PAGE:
I have been working with creatives for years and the ones who refuse to follow standard business practices such as planning are normally the ones you don't want on your team. Creatives are great but if they don't understand the importance of business planning, resourcing, money management they are not going to be partners... only employees.
While it may be typical of creatives that doesn't preclude it from being an unprofessional practice and more importantly one that will stall out success. Purpose and passion are great, they are ineffective without a solid plan, a clear business model, and strong strategies. That being said, their plan may not look "typical," that's fine as long as it creates focus and structure around their big vision and big goals. A plan creates milestone and metrics for achievement so you know you are moving forward and where you need to improve.
Maybe his aversion to a "professional business plan" is a legitimate distrust of paperwork and bureaucracy. It's hard to say.
Does it really matter if he's typical of some clump of humanity or other? What matters is can the two of you make plans and communicate.
If his style is different from yours, can you work with that? It's normal for 2 people to bring different skill sets to the table.
If you're asking Clarity.fm if your business partner is unprofessional, then clearly the 2 of you CANNOT work together.
This is a very difficult situation. I have seen situations where the creative has an aversion to the "business" side. In truth even the creative portion is a single pillar of the entire business structure. I have yet to see a business succeed without a business plan even if the creative team is excellent. There needs to be some form of road map so everybody is on the same page with respect to the company goals. Without this "map" the business is without direction. I would be happy to have a conversation and go through scenarios to help you have a heart-to-heart with your partner. We could also go through some case studies as proof for why the business plan is for his benefit. If you are not on the same page on this foundation elements you will have little chance of success.
I think it is important to avoid the categorizing of people too prematurely. You indicate he refuses a professional business plan - when you add the word professional, my thinking goes to whether he objects to the mechanical (perhaps mindless) possibility of business planing? Maybe he is open to a more 'organic' style of business planning. I also agree with one of the other commentators in this thread: it is more important to look at the structure of the partnership i.e. what he brings to the game and does he do that in a measurable, accountable and timely fashion e.g. perhaps planning is not his forte.. but he can and will and does contribute in other ways - can that lead to a satisfactory and measurable success in the partnership may be the more important question. As always, open to a conversation, if you need more clarification. Kindest regards.
I've had a a few business partners and in some cases, they have been just like me and in others, they have been VERY different. I'm an idea person but also very solutions/result oriented. I know the necessity of a business plan but hate doing it in the traditional way. My hesitation here might not be the fact that the partner is CREATIVE. Creativity is great. The word REFUSAL is what catches my attention.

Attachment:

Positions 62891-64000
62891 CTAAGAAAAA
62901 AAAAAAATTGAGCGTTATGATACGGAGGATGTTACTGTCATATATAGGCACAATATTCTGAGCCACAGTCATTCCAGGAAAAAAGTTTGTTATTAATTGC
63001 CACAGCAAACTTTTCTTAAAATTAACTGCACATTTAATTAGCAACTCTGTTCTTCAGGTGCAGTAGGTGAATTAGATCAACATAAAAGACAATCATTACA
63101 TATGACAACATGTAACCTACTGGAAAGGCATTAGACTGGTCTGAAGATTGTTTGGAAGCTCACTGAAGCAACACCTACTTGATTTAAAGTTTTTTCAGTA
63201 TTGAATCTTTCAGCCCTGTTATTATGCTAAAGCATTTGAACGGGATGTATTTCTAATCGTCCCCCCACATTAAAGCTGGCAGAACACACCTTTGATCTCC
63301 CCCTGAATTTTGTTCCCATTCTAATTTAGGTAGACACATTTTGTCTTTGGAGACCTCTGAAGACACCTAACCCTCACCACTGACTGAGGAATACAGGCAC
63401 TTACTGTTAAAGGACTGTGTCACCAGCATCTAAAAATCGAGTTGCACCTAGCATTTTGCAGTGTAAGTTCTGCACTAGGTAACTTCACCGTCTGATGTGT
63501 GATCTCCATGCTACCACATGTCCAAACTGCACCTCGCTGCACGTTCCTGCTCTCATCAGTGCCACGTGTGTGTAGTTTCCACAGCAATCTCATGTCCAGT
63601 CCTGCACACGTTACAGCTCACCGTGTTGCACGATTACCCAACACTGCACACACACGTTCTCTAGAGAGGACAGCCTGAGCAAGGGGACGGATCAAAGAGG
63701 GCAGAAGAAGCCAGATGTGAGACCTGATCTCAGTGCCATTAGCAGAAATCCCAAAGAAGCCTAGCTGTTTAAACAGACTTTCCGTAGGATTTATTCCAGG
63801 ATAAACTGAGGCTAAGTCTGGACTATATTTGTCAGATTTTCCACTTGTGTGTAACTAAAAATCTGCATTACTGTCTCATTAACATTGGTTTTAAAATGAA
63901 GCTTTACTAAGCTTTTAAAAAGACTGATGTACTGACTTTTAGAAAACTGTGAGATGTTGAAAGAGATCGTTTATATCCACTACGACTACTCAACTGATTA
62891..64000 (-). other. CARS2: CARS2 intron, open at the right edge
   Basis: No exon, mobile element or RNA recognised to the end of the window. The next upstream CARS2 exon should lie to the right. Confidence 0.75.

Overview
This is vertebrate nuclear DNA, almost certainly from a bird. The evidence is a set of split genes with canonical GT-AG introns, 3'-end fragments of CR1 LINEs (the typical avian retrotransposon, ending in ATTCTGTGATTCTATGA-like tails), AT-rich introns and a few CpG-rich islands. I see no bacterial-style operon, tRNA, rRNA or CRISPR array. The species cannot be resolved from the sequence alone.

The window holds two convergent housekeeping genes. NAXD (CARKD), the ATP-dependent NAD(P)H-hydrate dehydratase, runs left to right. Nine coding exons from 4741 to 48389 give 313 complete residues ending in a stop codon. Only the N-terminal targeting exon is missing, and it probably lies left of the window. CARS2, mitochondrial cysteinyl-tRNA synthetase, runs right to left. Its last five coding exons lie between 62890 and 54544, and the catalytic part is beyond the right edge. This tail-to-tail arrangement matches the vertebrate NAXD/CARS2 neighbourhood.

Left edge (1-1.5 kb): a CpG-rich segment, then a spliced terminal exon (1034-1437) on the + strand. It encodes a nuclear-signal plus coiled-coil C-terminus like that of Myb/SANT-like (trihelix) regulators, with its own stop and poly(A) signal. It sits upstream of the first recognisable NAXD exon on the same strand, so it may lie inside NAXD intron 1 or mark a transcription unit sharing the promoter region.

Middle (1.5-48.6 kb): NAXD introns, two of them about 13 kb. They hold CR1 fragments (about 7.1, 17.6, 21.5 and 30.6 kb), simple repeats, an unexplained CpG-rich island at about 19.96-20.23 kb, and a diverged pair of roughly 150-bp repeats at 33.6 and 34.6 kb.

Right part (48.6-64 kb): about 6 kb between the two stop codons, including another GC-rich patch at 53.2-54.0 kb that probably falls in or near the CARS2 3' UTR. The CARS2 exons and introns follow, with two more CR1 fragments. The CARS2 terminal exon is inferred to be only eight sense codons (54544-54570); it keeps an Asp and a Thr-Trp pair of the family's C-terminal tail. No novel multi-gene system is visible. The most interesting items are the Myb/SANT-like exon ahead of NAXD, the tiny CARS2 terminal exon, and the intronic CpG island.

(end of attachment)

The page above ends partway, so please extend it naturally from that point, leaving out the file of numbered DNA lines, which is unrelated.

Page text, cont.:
In EVERY relationship in life, we create agreements. That's how relationships move forward. It's not simply about what one person wants. It's about what the parties in the relationship AGREE to.
We are all seeking RESULTS of course and those results will come when we find a strategy that WORKS! Right now, you both have not figured out what WORKS. If it was WORKING, then there wouldn't be tension around a business plan. I don't believe a traditional business plan is ALWAYS needed. But, a strategy is DEFINITELY needed. If you both see benefit in the partnership, then it comes down to you both determining what type of strategic approach will work for you both.
A creative likes to create. Both parties in the relationship need to figure out what their highest success strategies should be and then merge those into an AGREEMENT that works.
If that is not possible, then maybe the partnership shouldn't be possible either.
I'd love to help answer any follow up questions.
I consider myself to be a creative type. Not an artist by any stretch, but certainly creative.
I just spent 50 hours completing my comprehensive Business Plan and 2 year Financial Forecast in preparation for investors and other recipients. It's part of what needs to be done.
Hope that helps.
Having dealt with this issues personally, it’s a tough conversation; especially if you are close to your partner. As a founder, it is important to establish operational procedure, even when working with “creatives”. Using this identifier as a cover for not wanting to deal with the minutiae of a business plan means the may or may not be truly invested in the concept. It might be worth discussing where they see the business in 3-5 years and the road to getting.
Happy to jump on a quick call to talk further about this.